04/07/11 11:27am

BARBARAELLEN KOCH PHOTO | Governor Andrew Cuomo.

As expected, lawmakers in Albany approved a 2011-12 New York State budget last Thursday, March 30, meeting the often-ignored April 1 deadline for the first time in five years.

The $132.5 billion state budget carries a 2 percent spending reduction from the previous year, something that has not been done since 1995.

The spending plan also closes a $10 billion budget gap without borrowing or raising taxes, according to Governor Andrew Cuomo. The governor released a statement announcing the budget’s passage.

“I have said that New York is at a crossroads — one road leading to further dysfunction and decline, the other towards fiscal responsibility and government efficiency,” the Democratic governor said in a statement. “I believe this budget puts us on the right path.”

The budget also calls for the elimination of 3,700 prison beds and cuts of $170 million in funding to the state Office of Court Administration, although it restores $86 million to the State University of New York and the City University of New York.

Mr. Cuomo and legislative leaders have also agreed to restore some $272 million of the originally proposed $1.5 billion reduction in aid to New York schools. Approximately $45 million was restored to Long Island schools.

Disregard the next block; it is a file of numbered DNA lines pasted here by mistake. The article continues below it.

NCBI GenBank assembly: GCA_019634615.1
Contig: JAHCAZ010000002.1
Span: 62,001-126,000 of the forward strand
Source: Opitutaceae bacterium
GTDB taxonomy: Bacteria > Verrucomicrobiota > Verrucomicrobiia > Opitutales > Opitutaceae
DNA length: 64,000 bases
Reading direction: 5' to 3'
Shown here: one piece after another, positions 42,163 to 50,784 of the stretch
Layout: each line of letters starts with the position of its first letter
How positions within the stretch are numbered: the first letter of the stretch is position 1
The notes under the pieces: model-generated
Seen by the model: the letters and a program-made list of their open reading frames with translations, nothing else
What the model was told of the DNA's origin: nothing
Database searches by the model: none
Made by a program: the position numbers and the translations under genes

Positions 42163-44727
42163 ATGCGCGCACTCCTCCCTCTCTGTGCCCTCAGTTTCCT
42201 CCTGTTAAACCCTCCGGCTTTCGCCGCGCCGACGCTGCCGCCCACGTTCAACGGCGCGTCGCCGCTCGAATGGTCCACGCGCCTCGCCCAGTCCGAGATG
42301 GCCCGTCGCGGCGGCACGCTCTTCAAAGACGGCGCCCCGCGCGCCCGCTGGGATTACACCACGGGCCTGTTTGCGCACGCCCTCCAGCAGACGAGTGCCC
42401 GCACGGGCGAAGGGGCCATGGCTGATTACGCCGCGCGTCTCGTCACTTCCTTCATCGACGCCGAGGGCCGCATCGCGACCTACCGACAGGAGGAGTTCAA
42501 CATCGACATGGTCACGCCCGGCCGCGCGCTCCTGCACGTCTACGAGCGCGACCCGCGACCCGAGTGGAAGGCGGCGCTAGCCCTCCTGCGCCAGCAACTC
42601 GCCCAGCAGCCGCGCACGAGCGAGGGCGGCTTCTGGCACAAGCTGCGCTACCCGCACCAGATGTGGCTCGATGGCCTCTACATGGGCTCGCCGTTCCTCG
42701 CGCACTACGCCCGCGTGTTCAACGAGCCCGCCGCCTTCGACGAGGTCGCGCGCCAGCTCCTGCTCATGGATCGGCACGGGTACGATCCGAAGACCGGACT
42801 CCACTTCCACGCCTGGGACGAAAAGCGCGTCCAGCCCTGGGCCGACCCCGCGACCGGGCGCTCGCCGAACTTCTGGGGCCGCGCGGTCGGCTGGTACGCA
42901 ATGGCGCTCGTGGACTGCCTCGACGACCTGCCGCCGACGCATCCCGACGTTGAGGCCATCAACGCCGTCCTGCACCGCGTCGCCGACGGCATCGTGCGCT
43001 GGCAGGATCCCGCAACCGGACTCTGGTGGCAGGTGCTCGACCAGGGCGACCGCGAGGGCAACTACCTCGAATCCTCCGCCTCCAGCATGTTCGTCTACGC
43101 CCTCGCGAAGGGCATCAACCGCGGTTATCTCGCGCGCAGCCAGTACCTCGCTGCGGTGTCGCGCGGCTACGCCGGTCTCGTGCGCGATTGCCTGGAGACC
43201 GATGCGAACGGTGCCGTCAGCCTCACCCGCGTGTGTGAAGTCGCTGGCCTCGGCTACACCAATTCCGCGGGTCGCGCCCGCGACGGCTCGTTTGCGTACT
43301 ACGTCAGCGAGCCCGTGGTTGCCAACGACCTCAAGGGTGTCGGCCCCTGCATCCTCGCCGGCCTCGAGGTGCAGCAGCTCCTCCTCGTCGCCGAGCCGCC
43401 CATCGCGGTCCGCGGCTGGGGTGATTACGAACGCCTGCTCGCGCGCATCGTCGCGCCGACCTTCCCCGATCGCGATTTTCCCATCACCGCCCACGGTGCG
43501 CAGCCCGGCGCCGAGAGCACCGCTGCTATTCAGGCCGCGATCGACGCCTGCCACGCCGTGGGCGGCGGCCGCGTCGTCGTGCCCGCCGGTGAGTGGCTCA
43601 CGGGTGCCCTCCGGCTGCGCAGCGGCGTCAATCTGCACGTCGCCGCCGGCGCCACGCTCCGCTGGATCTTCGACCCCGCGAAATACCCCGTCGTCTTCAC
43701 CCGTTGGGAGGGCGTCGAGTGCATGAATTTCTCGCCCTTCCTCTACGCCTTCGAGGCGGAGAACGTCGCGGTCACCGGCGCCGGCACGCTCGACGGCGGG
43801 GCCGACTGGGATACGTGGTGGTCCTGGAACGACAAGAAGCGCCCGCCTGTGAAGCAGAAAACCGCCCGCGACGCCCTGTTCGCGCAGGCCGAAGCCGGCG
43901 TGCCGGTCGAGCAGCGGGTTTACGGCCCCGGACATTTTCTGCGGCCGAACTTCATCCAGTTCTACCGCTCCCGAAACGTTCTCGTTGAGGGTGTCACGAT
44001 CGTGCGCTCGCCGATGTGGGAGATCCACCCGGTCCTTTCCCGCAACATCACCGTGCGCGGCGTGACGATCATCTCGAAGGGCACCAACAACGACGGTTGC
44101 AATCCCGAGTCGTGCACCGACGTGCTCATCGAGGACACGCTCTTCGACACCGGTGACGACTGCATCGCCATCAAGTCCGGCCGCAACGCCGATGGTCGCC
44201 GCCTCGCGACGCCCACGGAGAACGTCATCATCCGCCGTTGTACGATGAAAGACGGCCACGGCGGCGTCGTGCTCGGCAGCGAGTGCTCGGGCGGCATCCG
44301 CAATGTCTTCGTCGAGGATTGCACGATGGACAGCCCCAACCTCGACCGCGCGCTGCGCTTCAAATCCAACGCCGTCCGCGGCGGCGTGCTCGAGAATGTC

“I fully expect that the dollars restored to the education budget will be put into the classroom,” said state Senator Ken LaValle (R-Port Jefferson). “This is the time to start redesigning the education process so that taxpayers are getting the maximum investment for their dollars.”

The Shelter Island School will receive $438,390 in state aid, down 7.9 percent from the 2010-2011 budget.

The $272 million in state education aid includes restoration of funding for schools for the blind and deaf and summer school special education.

Also included in the budget are restorations approved by the environment, agriculture and housing subcommittee that Assemblyman Dan Losquadro (R-Shoreham) said will strengthen Long Island’s wine and farm industries.

Some $500,000 will be restored to the Integrated Pest Management Program and $713,000 to the Wine and Grape Foundation.

“The state must continue to provide the support and resources necessary to ensure [agriculture] can continue to thrive as an engine of economic growth and job creation,” Mr. Losquadro said.

Mr. Cuomo thanked both Republican Majority Leader Dean Skelos and Democratic Assembly Speaker Sheldon Silver for working together in crafting the budget.

“This budget makes tough choices, which is what you sent me to Albany to do,” he said.


11/25/10 3:14am

Assemblyman-elect Dan Losquadro

Dan Losquadro has been declared the winner in the race for the 1st Assembly District after Democratic incumbent Marc Alessi conceded this afternoon.

“It has been an absolute privilege to serve the residents of the First Assembly District over the past five years,” Mr. Alessi said in a statement sent just after 4 p.m. Wednesday. “I’ve taken the state’s problems home with me, internalized them and tried to help — both on the large scale and individually — one constituent at a time.”

In the statement, Mr. Alessi blamed Albany dysfunction for his loss and touted his record in office.